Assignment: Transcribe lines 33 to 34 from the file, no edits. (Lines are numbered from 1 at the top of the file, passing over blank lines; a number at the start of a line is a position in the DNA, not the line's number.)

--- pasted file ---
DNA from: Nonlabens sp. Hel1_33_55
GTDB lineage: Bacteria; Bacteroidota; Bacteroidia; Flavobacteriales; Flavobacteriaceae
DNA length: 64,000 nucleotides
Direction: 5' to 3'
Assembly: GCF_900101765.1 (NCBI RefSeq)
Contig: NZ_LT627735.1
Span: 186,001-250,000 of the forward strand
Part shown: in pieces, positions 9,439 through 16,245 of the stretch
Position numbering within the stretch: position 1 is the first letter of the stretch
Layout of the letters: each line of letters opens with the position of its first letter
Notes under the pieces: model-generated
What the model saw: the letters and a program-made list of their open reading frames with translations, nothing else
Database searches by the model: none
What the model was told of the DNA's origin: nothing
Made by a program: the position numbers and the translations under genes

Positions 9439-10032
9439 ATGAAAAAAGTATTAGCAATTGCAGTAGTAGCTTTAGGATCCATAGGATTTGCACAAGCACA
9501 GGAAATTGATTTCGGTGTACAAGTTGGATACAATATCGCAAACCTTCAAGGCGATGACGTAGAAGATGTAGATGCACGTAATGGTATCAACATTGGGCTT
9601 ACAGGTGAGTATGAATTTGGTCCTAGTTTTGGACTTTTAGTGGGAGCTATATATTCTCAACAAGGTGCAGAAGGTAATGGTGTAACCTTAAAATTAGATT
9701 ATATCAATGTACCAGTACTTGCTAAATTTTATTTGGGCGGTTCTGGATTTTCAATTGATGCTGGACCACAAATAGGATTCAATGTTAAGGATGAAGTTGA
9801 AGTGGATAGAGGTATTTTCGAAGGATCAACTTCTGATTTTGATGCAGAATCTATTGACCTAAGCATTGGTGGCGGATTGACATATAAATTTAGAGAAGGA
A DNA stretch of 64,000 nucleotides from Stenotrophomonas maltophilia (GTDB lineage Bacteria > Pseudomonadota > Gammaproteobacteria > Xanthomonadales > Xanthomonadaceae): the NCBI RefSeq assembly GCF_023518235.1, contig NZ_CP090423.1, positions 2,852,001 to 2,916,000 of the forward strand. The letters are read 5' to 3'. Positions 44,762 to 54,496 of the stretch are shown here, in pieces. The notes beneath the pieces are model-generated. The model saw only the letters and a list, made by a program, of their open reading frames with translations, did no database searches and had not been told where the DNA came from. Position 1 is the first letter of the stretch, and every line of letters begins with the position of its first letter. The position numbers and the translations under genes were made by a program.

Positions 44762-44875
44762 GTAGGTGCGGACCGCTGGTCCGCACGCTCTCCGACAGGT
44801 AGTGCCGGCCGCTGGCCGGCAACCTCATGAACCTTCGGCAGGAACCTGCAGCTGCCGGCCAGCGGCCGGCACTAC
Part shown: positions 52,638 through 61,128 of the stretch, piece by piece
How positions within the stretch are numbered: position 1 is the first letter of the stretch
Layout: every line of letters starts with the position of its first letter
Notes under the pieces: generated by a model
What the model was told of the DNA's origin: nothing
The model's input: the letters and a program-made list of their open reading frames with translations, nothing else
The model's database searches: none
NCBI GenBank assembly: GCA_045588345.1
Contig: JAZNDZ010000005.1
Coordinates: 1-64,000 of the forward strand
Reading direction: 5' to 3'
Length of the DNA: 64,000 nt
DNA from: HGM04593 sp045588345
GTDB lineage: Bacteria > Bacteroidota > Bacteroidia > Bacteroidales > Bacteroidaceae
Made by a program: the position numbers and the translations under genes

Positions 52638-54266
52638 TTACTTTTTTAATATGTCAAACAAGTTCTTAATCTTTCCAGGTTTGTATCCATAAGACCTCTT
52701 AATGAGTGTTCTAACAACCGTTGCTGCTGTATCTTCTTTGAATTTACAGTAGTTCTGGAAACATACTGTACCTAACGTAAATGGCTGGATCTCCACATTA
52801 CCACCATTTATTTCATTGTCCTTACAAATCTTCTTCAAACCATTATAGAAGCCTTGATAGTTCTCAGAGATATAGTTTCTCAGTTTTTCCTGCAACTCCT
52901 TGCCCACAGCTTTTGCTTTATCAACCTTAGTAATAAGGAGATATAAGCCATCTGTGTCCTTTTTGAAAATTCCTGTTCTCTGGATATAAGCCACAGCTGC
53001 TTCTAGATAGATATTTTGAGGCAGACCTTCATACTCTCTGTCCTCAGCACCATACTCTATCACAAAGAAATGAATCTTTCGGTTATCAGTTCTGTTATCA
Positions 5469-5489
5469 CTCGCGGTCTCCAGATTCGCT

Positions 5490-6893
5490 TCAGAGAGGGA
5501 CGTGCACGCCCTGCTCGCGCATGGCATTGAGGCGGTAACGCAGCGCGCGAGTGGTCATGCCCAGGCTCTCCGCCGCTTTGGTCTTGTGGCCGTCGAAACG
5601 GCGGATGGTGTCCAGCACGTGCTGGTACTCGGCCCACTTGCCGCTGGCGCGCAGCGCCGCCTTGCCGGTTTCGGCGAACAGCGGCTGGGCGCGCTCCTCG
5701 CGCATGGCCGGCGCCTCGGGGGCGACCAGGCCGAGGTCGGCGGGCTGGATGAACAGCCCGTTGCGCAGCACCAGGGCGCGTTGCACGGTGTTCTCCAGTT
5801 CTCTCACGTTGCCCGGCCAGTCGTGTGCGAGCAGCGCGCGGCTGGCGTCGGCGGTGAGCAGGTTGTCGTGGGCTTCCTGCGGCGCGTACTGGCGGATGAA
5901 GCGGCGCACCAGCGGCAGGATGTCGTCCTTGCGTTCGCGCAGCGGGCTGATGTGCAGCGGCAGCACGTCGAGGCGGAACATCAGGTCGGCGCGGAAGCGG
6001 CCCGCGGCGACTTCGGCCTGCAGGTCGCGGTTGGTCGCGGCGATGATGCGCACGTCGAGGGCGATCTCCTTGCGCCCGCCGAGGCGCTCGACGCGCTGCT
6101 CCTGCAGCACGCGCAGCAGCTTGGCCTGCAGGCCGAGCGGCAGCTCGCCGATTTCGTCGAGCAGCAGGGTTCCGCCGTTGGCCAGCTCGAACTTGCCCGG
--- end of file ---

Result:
NCBI GenBank assembly: GCA_045588345.1
Contig: JAZNDZ010000005.1